Resistive Plate Chambers (RPCs) are widely used in particle physics applications, including the CERN LHC experiments. RPCs are often operated with a gas mixture containing C2H2F4 and SF6, both greenhouse gases (GHGs) with a high global warming potential (GWP). The reduction of GHG emissions and the search for eco-friendly alternatives are crucial for use of RPCs in future since F-gases are being phased out in Europe.
The best way to immediately reduce GHG emissions is to use gas recirculation systems. In parallel, CERN gas team is developing a new recuperation system specifically conceived for C2H2F4 and SF6, where good performance has been achieved.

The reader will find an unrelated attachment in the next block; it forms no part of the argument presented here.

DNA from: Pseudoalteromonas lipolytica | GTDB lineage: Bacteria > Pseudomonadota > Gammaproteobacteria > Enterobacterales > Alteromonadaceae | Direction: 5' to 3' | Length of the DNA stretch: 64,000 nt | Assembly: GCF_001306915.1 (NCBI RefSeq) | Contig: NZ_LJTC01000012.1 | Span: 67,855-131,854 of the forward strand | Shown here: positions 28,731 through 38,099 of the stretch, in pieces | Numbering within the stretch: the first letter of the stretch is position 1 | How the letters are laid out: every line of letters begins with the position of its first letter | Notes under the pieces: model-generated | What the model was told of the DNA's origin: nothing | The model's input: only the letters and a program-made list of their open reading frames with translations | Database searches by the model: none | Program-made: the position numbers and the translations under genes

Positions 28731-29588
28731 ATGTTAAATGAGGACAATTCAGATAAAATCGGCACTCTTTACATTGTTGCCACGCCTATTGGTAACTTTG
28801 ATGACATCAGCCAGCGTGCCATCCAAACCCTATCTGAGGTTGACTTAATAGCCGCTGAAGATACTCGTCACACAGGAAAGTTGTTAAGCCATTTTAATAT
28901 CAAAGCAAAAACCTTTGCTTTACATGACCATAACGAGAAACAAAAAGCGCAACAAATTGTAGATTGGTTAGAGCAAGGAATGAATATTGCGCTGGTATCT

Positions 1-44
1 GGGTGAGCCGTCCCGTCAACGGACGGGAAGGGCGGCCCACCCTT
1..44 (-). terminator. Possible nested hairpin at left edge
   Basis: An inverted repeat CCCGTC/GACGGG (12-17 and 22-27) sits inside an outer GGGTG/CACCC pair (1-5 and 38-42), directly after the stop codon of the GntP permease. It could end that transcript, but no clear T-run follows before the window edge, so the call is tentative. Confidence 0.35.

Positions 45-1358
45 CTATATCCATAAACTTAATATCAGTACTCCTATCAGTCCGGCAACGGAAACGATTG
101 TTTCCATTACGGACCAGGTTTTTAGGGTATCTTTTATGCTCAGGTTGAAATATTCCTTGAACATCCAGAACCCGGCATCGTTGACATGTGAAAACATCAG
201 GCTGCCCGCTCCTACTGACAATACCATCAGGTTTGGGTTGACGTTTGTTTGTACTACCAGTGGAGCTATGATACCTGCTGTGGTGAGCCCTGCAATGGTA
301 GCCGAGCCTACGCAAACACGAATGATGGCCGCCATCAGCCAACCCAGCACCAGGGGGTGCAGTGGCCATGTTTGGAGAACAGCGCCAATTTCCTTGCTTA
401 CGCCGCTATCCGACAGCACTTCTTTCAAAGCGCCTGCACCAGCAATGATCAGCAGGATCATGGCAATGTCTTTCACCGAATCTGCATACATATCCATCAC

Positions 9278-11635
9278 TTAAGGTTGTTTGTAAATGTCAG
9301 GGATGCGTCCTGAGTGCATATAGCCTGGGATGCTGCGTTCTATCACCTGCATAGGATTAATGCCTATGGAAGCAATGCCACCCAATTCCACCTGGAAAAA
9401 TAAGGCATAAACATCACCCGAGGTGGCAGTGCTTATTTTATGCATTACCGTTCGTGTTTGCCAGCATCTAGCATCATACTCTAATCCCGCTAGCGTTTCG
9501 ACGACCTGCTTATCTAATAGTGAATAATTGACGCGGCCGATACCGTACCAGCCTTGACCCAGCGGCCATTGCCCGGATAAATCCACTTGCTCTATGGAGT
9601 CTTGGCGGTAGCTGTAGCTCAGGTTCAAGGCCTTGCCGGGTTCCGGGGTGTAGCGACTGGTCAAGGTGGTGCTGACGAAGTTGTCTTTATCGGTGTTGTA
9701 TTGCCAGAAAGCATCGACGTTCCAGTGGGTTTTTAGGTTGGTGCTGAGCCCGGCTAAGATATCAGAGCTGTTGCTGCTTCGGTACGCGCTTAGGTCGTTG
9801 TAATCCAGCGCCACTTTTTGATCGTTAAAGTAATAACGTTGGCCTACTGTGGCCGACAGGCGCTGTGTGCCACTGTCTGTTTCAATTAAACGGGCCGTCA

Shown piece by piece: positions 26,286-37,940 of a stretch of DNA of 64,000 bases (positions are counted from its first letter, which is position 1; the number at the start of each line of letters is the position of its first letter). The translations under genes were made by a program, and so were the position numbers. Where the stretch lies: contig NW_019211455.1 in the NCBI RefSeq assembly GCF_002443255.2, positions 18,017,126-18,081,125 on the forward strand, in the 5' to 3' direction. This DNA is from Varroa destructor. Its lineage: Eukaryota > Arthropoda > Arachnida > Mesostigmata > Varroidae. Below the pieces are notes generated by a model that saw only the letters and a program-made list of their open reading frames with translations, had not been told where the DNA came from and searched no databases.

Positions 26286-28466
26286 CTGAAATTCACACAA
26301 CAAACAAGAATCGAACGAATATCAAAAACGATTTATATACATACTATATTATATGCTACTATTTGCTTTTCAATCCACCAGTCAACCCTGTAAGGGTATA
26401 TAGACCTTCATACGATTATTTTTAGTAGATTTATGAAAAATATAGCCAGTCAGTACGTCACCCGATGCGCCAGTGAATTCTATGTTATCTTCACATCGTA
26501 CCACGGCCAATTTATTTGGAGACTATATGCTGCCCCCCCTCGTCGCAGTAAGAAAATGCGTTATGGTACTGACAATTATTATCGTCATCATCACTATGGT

For long-term operation, low GWP gases are studied. Hydrofluoroolefins (HFO), chlorofluorocarbons and 3M Novec are identified as possible replacements for C2H2F4 and SF6. Several eco-friendly gas mixtures were investigated on 2 mm gap RPCs, by measuring detector performance, i.e. efficiency, streamer probability, induced charge, cluster size and time resolution. Studies were done in laboratory and at the CERN Gamma Irradiation Facility (GIF++), which provides a muon beam combined with a gamma source. Comparative analyses were performed between RPC operated with standard mixture and mixtures containing HFO with the addition of He or CO2 or mixtures with alternatives to SF6.
Long-term studies have started at GIF++ where RPCs are operated under recirculation with eco-friendly mixtures to evaluate possible long-term aging effects.